Start the New Year by Evaluating Your 2012 Results

I hope you took time over the last few weeks to think about how 2012 went for you and your practice, and especially what you’d like to do differently in 2013.  Change requires action, but unconsidered action relies too heavily on luck.  That’s why planning is a must.

Have you ever been so eager to get somewhere that you just jump into the car and strike out, thinking that you’ll get your bearing and figure out directions as you travel?  A few years ago, I was speaking in Knoxville, Tennessee.  My host drove with me from the hotel to the restaurant where I was speaking, and I was to drive back to my hotel alone.  I wasn’t familiar with Knoxville, and it took me more than an hour to get back to my hotel — a trip that should have taken only 20 minutes.  I needed a “You Are Here” indicator, which prompted me to get a GPS unit soon afterward.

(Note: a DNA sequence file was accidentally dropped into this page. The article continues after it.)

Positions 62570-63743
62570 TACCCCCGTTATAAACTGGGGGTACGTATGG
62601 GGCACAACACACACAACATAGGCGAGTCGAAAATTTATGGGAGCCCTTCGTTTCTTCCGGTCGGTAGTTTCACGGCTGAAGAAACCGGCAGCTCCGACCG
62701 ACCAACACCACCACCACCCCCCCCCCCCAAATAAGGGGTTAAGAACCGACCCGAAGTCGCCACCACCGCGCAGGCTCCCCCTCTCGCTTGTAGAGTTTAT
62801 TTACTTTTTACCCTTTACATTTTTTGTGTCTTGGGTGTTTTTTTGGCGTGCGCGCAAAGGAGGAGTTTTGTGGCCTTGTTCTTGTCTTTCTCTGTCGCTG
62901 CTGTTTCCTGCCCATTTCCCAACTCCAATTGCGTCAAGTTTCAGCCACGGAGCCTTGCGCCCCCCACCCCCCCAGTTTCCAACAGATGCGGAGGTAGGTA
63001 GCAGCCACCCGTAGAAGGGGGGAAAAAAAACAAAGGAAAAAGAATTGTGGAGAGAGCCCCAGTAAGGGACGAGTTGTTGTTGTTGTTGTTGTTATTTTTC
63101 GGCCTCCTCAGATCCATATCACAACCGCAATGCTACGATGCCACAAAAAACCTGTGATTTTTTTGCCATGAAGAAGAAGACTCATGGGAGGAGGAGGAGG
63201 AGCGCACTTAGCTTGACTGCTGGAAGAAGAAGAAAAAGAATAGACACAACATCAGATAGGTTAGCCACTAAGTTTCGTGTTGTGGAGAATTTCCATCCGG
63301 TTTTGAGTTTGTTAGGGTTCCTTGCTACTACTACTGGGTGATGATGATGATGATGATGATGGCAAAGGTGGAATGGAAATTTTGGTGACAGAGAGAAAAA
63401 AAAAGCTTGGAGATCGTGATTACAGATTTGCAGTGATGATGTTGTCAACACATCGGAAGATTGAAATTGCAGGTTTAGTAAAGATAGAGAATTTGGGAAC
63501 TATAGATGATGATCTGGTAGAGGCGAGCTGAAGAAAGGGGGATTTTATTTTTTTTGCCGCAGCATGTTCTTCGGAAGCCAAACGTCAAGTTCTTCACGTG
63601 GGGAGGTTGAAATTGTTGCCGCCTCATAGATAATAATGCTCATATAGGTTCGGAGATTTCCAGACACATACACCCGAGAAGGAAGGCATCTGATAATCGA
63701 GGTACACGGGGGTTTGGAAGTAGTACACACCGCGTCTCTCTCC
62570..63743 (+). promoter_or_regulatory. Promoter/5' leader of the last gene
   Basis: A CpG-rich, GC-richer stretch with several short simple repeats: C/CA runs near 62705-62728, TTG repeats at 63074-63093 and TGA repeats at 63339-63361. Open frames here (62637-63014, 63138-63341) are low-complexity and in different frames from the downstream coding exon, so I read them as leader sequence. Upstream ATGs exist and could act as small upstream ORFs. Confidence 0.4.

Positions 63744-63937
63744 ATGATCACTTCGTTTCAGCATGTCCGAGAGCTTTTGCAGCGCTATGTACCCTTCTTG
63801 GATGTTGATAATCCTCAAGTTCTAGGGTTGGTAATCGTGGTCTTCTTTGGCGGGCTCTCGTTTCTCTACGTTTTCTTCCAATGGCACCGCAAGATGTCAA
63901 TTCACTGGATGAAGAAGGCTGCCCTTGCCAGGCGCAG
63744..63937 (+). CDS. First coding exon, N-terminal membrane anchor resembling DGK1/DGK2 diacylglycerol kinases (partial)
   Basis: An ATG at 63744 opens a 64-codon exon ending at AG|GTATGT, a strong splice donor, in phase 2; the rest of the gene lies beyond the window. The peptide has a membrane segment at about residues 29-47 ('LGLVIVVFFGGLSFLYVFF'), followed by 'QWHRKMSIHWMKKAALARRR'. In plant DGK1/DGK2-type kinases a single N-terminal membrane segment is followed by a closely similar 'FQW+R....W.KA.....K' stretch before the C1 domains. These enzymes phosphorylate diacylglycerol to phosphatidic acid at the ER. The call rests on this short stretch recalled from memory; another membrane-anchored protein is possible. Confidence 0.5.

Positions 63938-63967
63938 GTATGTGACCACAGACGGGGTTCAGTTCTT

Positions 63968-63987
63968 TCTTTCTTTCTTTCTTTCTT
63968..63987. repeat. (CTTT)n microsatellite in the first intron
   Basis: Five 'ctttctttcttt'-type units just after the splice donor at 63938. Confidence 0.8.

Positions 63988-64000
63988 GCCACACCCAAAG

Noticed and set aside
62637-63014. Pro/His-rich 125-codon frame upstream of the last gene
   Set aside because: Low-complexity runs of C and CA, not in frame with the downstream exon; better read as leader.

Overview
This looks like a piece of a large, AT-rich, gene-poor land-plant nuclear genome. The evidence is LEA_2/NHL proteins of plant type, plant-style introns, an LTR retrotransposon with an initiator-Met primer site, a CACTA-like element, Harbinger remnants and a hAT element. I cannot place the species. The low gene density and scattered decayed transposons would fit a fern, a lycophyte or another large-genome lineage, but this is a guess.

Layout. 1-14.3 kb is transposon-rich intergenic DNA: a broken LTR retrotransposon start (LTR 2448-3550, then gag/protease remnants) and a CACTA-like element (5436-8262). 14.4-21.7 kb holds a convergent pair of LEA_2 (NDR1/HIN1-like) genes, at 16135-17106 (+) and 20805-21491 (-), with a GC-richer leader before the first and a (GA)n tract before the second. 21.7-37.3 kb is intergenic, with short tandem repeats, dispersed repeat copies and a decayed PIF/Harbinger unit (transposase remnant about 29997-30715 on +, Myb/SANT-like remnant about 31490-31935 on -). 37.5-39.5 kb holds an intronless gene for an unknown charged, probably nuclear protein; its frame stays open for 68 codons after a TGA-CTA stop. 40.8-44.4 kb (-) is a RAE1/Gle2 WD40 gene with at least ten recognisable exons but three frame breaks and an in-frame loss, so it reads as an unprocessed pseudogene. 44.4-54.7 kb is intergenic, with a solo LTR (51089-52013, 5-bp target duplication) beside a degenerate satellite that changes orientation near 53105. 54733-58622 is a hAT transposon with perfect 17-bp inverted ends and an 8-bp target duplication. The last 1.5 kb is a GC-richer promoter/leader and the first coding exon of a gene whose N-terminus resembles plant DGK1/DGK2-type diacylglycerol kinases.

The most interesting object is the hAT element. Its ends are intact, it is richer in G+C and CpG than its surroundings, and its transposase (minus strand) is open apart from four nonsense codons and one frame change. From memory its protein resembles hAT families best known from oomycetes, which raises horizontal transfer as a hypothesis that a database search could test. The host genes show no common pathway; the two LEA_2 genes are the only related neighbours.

This same principle applies when it comes to business.  If you don’t know where you are now, you’ll find it hard to take meaningful action.

Take these steps for a quick review:

  1. What was your 2012 practice revenue?  How much did you bill, and how much did you collect?  (If a larger firm associate, how much time did you bill and how much time did a supervising partner write off?)
  2. How did you get those clients?  Specifically, what was most successful?  What was least successful?  (If a larger firm associate, consider assigning lawyers to be your internal clients.)
  3. What specifically do you do to serve your clients well?  What could you do better?  (For extra insight, ask your clients.)
  4. Who contributed to your success?  How have you acknowledged those people?
  5. What mistakes did you make, and how might you avoid them in the future?
  6. How did you invest in growing your practice?
  7. What will you bring from 2012 forward to 2013?  What should you leave behind?

While a full review will include additional questions, this short form will give you the foundational information you need to move forward in 2013.  When you know what’s worked and what hasn’t, you’ll also be able to identify how to set your focus.

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